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Americans Stressed Over Nonstop Political News

2017-05-19

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[00:00.00]
  • It has been a busy two weeks in political news from the United States.
  • [00:07.34]
  • President Donald Trump dismissed James Comey, the director of the Federal Bureau of Investigation.
  • [00:17.70]
  • Comey was leading an investigation into possible connections between the Trump campaign and Russian interference with the November presidential election.
  • [00:32.86]
  • The dismissal happened last week.
  • [00:36.36]
  • This week, The Washington Post reported that Trump shared classified information during his meeting with Russian officials.
  • [00:48.20]
  • And The New York Times reported about a memo that James Comey reportedly wrote.
  • [00:57.16]
  • It said Trump had asked him to end a federal investigation into a former top Trump administration official.
  • [01:09.81]
  • And on Wednesday, Deputy Attorney General Rod Rosenstein named a special counsel to take over the government’s “Russia” investigation.
  • [01:22.73]
  • He appointed Robert Mueller, who served as FBI director from 2001 to 2013.
  • [01:32.29]
  • Things are happening so fast that it is difficult to keep up.
  • [01:39.61]
  • Larry Sabato is the director of the Center for Politics at the University of Virginia.
  • [01:48.18]
  • “Everyone I know in the political system, on all sides and in all professions, is exhausted,” he said. “There's never a break.”
  • [02:00.83]
  • Alison Howard is a therapist in Washington, D.C.
  • [02:06.48]
  • Almost everyday, she hears from patients who are “stressed out” about what they have watched or read in the news about politics.
  • [02:18.98]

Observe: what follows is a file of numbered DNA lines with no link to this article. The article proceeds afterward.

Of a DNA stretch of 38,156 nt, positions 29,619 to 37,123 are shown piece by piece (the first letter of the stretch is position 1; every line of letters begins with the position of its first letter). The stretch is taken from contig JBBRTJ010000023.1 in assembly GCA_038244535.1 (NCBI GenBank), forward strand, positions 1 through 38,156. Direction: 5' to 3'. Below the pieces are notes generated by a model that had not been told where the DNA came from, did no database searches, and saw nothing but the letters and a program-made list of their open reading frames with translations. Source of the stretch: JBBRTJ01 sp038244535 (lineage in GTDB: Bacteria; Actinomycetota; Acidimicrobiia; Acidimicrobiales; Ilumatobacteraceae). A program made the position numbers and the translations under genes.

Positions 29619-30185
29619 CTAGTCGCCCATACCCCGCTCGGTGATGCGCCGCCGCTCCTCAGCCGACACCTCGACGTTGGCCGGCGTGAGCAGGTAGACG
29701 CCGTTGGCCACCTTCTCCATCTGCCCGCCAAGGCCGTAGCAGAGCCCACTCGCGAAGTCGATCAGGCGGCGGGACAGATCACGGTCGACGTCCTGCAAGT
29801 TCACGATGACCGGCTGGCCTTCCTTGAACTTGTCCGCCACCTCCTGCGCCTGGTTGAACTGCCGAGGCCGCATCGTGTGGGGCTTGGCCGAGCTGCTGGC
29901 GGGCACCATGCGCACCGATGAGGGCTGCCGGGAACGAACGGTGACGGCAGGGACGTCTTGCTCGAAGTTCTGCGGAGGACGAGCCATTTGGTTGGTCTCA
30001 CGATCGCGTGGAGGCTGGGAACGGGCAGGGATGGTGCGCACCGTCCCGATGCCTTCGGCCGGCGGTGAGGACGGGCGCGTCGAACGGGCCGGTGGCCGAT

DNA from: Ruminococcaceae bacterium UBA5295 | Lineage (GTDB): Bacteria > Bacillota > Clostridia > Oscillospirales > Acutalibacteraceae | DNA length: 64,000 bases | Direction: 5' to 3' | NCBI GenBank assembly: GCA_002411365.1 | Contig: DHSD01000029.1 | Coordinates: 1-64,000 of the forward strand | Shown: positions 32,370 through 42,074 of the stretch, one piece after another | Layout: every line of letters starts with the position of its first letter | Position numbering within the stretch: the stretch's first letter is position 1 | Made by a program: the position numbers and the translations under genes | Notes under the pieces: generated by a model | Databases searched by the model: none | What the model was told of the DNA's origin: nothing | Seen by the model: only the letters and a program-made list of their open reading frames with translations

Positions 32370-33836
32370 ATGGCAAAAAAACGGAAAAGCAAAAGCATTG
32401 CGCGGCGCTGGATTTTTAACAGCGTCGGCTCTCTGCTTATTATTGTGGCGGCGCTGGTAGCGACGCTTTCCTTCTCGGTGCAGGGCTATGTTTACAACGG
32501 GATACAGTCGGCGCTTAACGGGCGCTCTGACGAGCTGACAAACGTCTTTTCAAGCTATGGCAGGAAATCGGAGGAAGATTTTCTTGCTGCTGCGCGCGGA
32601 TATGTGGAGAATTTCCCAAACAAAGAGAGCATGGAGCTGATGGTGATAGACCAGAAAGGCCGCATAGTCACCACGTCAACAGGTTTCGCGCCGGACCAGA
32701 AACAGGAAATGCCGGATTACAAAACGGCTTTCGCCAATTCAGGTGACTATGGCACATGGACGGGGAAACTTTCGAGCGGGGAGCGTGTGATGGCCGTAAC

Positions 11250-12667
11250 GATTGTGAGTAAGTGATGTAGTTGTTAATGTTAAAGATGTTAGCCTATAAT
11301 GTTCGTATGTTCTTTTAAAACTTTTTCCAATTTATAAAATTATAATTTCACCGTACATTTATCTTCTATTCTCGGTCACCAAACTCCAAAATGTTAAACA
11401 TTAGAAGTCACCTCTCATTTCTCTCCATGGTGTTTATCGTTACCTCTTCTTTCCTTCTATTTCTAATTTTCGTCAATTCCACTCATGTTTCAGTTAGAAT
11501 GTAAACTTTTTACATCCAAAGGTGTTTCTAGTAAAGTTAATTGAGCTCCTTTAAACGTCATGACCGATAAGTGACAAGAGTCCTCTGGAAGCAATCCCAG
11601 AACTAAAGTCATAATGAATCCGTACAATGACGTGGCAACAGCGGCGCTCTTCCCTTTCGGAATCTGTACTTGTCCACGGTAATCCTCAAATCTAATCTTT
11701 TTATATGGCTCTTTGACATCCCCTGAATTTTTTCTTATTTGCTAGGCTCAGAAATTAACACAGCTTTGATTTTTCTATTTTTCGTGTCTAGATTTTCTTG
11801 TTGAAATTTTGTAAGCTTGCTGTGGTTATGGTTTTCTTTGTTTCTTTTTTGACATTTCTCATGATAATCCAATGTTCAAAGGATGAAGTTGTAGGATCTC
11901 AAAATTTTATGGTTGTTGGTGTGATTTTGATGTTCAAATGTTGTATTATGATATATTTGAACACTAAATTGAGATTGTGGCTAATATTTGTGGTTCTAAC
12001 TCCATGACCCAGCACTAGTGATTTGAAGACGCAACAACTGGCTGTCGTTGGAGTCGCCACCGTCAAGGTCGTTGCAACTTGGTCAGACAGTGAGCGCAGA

• Howard told VOA that people seem to deal with this stress in different ways.
  • [02:27.57]
  • Some try to avoid reading or watching as much news as they have in the past.
  • [02:35.03]
  • Howard said, “Others take comfort in signing into social media and finding that other people feel the same way that they do.”
  • [02:47.51]
  • Lyle Cope, a Republican voter in Johnstown, Pennsylvania, said he is feeling the stress of the regular “breaking news” reports on cable news networks.
  • [03:02.46]
  • “Pretty much anybody who is paying attention is stressed out by the constant flow of things coming from this administration,” he said.
  • [03:14.11]
  • Cope is retired after helping run centers for the mentally disabled.
  • [03:20.61]
  • Cope voted for the losing Democratic candidate, Hillary Clinton, rather than Trump, a fellow Republican.
  • [03:30.20]
  • “I think my decision not to vote for Trump has been borne out,” Cope said.
  • [03:36.44]
  • He criticizes Trump for supporting a health care bill that will stop coverage for millions of Americans, and reports that he shared secret information with Russian officials.
  • [03:52.00]
  • “Frightening,” Cope said.
  • [03:55.34]
  • Stephen Gele is a lawyer in Louisiana and a Republican who voted for Trump and continues to support the president.
  • [04:07.18]
  • He said Trump’s “flamboyant” personality is a big change.
  • [04:13.57]
  • “His style is very different than most presidents people have known,” Gele said. “And I think that takes people aback.”
  • [04:23.37]
  • Gele praises Trump for carrying out campaign promises to improve enforcement of immigration laws and increase jobs through reduced regulations and tax cuts.
  • [04:38.93]
  • Responding to news about Robert Mueller as special counsel, Trump was measured at first.
  • [04:48.92]
  • He predicted the investigation will clear him and his political campaign.
  • [04:55.45]
  • But hours later on Twitter, he was direct in expressing unhappiness.
  • [05:02.09]
  • “This is the single greatest witch hunt of a politician in American history!” he wrote.
  • [05:11.24]
  • Starting this weekend, Trump again will be in the news, as he begins his first international trip as president.
  • [05:22.85]
  • I'm Caty Weaver.